A section of the United Kingdom 2014 country fact sheet from countdown2015europe.org

A section of the United Kingdom 2014 country fact sheet from countdown2015europe.org


Since 2011 MannionDaniels has been part of a consortium implementing an intervention study assessing mobile communication technology (mHealth) for maternal and newborn health in resource poor settings in Bombali District in Sierra Leone. The study specifically aimed to assess how mHealth impacted on utilisation of maternal and neonatal health (MNH) services as well as on health worker job satisfaction and referral systems.

Findings from the research, which is now complete, indicated that when facility phones and credit were made accessible, there was increased communication via mobile phones between health workers and clients. Clients’ use of MNH services increased, particularly in respect of antenatal care, family planning and delivery at health facilities.  A number of issues emerged which need to be considered by stakeholders looking to implement mHealth interventions such as capacity limitations of some community members to use the technologies, privacy for women using a family-owned telephone and a preference for receiving calls rather than text messages from health workers.

The consortium, led by the Royal Tropical Institute (KIT), also included the Medical Research Council, the University of Sierra Leone, Text to Change and the Government of Sierra Leone. This study was funded by the UK Department for International Development (DFID), as part of the New and Emerging Technologies Research Competition.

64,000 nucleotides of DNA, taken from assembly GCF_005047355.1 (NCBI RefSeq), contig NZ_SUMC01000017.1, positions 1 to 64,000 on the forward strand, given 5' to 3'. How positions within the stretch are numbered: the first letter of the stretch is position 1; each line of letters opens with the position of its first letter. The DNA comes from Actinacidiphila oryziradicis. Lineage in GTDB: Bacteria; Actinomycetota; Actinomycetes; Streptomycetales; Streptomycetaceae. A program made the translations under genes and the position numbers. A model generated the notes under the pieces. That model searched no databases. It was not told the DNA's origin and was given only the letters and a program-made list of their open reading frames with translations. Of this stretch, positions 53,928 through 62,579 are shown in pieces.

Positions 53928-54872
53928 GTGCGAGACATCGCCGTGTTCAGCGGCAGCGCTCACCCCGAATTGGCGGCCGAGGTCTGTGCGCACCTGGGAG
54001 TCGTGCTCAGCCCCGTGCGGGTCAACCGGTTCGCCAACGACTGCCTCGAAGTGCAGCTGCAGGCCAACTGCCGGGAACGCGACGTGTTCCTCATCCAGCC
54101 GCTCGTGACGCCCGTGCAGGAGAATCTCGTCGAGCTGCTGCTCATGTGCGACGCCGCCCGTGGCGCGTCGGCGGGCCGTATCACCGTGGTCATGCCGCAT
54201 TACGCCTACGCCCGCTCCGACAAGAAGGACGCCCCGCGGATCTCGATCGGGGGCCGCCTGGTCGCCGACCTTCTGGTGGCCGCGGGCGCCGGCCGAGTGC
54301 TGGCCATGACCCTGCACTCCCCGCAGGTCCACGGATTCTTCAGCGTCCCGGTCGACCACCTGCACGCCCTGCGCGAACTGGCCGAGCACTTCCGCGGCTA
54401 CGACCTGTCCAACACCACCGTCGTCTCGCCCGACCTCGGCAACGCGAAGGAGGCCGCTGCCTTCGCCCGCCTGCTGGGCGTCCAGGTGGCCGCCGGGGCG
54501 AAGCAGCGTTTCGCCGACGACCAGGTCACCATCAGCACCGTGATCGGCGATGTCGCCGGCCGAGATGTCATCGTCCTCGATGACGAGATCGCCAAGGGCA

The Technical Brief is available to view here.


Following on from previous work with the Gavi Secretariat, MannionDaniels has recently completed a programme of work to facilitate the process of streamlining and updating the full portfolio of Gavi application materials which countries use to apply for funding from the Alliance. The funding streams that this work covered included both health system strengthening and new and underused vaccine support (representing a total of 8 different vaccines).

Clea Knight and Nathalie Vigot from MannionDaniels facilitated the process which focussed on ensuring recent policy and technical updates related to each vaccine were integrated into the guidelines, application forms and monitoring templates with an aim to streamline the process for applicant countries. Changes linked to Gavi’s monitoring and evaluation procedures, eligibility and co-financing requirements were also integrated into the revised documents. This included updating of 13 guideline documents, 7 FAQ documents and 8 application forms.


MannionDaniels was invited to lead a half-day session for masters’ students studying on the Global Health course at the Pasteur Institute in Paris. The title of the session was ‘Global Health in Conflict Zones: the example of Somalia’.

Clea Knight from the MannionDaniels technical team led the session which focussed on the importance of aid effectiveness, conflict sensitivity and an active civil society in fragile and conflict affected states. Clea drew on three case studies from recent work that she has been involved in with MannionDaniels in Somalia: supporting the Health Authorities to develop their first health sector strategic plans for Somalia; undertaking a Conflict and Needs Appraisal in Kismayo; and developing a country profile on female genital mutilation in Somalia.